The New York Times’ Richard Siklos has an interesting article on NBCU and News Corp. trying to get Viacom to rejoin a planned group effort to launch an alternative to YouTube. Not exactly cable news but I found it interesting nontheless…
JEFF ZUCKER, the newly minted chief executive of NBC Universal, ventured to the Times Square headquarters of Viacom two Wednesdays ago with Peter A. Chernin, president of the News Corporation. It was not a social call as much as a social-networking call, to see Philippe P. Dauman, Viacom’s chief executive. After all, Viacom had rather publicly ordered YouTube, the Internet’s most popular video-sharing site, to remove thousands of clips of MTV material.
A few weeks earlier, Viacom had also bowed out of a partnership with NBC and the News Corporation to set up their own alternative to YouTube, which was recently acquired by the search juggernaut Google. Not to be dissuaded, their idea is that a Web start-up featuring the broadcasters’ most Web-friendly fare (comedy clips and even whole episodes of their popular shows) could gather a crowd on its own and also be a powerful consortium for licensing content to other destinations around the Web — including, of course, “GoogTube.”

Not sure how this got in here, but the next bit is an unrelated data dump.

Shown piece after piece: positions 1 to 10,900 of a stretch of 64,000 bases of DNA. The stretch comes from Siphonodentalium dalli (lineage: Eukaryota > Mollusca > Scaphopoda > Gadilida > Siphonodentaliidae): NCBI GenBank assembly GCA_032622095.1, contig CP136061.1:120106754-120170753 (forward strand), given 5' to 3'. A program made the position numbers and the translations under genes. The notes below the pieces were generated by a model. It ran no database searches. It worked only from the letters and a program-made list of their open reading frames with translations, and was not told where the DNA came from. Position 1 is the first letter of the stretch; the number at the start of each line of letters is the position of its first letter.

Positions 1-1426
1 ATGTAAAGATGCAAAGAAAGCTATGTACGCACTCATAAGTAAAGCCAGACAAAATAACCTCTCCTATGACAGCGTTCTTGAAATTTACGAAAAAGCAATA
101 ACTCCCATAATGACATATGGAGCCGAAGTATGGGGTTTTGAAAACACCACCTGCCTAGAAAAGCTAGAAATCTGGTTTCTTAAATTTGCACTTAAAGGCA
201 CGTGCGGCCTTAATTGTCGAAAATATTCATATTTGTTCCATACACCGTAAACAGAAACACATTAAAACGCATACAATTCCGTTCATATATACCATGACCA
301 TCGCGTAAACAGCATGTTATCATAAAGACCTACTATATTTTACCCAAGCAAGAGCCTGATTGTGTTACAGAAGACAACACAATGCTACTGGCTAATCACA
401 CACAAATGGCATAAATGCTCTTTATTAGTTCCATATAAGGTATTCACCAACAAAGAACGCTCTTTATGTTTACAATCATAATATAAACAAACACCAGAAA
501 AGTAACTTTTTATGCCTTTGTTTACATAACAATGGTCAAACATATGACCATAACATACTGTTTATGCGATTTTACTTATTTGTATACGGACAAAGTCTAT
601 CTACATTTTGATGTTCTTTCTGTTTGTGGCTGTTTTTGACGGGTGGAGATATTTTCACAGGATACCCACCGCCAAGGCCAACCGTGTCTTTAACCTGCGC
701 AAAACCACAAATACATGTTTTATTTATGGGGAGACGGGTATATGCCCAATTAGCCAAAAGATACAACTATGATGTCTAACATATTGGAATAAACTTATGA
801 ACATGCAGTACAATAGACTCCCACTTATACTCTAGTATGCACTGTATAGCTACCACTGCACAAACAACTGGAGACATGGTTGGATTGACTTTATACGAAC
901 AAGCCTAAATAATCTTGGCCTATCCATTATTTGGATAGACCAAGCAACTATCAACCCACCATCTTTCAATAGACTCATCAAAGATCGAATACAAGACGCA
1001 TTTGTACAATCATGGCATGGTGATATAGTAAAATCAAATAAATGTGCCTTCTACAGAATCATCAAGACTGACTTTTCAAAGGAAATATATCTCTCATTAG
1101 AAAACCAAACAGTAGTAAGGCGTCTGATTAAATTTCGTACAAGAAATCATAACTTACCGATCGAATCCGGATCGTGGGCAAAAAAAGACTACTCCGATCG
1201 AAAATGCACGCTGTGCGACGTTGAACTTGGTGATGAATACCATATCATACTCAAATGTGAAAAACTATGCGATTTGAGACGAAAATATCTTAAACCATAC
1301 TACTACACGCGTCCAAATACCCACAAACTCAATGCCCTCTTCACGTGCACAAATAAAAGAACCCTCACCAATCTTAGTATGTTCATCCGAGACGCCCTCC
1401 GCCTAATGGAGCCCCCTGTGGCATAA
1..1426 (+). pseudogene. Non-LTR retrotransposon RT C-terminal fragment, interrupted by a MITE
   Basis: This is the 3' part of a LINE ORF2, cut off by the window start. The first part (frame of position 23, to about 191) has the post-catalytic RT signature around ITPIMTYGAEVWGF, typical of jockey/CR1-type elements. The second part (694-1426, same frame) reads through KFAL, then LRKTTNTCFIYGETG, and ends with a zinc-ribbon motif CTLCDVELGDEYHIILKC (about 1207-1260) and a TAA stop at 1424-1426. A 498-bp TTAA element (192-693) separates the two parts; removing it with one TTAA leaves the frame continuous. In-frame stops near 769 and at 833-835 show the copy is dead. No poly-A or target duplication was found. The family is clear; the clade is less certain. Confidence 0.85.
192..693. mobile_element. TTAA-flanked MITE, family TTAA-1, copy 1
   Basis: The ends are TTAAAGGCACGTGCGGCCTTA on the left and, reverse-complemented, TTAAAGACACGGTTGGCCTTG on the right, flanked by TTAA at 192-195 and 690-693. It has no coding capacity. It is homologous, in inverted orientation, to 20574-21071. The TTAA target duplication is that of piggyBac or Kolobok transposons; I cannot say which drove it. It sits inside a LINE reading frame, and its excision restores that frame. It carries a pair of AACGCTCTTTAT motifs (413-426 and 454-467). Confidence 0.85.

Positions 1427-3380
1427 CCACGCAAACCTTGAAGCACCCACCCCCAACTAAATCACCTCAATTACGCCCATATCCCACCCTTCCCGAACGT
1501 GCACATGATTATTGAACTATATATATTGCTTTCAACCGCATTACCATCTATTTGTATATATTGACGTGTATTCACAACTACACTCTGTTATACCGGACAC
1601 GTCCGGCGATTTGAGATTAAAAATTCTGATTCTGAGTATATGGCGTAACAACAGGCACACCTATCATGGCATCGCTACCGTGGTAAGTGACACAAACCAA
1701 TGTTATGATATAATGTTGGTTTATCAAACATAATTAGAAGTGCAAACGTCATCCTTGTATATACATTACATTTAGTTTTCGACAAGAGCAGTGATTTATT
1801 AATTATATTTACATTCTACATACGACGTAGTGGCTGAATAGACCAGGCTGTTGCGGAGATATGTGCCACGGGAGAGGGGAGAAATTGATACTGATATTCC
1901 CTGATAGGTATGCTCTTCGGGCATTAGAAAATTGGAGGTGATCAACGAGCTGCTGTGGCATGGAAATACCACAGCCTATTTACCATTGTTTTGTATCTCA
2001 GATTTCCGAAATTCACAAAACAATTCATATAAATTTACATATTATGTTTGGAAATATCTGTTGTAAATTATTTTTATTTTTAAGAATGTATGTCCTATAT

According to people briefed on the visit, Mr. Zucker and Mr. Chernin ran through a presentation on why they thought Viacom ought to rejoin their group. So far, Viacom has not rejoined the venture, and the project’s fate remains unclear. (No love is lost between Viacom and the News Corporation, since the latter snatched MySpace.com from under Viacom’s nose.)
Yahoo, meanwhile, eager to regain some ground on Google, has been courting the media giants to let it distribute their video wares.